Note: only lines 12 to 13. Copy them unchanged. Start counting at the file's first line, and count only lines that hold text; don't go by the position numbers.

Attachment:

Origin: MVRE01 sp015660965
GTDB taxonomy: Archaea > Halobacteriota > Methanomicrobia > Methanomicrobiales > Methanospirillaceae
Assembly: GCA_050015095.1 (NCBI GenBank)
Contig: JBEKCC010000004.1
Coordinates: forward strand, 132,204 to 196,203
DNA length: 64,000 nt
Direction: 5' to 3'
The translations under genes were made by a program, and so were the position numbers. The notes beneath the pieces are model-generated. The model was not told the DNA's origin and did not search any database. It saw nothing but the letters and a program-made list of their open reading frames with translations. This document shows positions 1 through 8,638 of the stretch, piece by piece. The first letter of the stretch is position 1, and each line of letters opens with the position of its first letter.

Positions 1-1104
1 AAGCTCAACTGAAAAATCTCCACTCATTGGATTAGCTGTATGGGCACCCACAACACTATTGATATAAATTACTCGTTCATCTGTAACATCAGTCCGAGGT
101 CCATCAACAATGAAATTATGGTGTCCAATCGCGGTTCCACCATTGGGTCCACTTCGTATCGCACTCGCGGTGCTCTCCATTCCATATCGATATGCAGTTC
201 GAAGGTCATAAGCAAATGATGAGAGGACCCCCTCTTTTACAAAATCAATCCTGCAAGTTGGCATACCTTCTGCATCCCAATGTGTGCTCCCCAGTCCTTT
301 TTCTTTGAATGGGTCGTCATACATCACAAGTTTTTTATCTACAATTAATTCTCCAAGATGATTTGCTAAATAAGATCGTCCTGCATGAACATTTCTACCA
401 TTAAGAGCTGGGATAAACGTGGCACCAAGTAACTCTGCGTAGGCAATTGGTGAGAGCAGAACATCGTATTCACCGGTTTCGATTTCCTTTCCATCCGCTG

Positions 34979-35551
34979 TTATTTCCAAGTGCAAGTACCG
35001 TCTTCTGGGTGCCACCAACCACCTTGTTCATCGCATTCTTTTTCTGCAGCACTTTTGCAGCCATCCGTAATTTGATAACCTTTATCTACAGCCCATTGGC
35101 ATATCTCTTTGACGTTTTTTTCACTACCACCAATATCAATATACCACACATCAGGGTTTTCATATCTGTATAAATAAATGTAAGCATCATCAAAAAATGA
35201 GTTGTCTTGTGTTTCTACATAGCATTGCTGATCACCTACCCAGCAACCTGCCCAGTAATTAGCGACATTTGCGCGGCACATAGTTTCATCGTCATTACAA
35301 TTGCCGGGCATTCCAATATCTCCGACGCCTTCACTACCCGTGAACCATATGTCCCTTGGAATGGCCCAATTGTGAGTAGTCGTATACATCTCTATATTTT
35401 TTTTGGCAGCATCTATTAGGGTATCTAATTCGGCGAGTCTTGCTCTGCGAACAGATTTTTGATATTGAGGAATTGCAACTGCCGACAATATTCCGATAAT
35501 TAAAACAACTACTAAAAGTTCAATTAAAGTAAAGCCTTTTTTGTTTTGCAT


201 GAAGGTCATAAGCAAATGATGAGAGGACCCCCTCTTTTACAAAATCAATCCTGCAAGTTGGCATACCTTCTGCATCCCAATGTGTGCTCCCCAGTCCTTT
301 TTCTTTGAATGGGTCGTCATACATCACAAGTTTTTTATCTACAATTAATTCTCCAAGATGATTTGCTAAATAAGATCGTCCTGCATGAACATTTCTACCA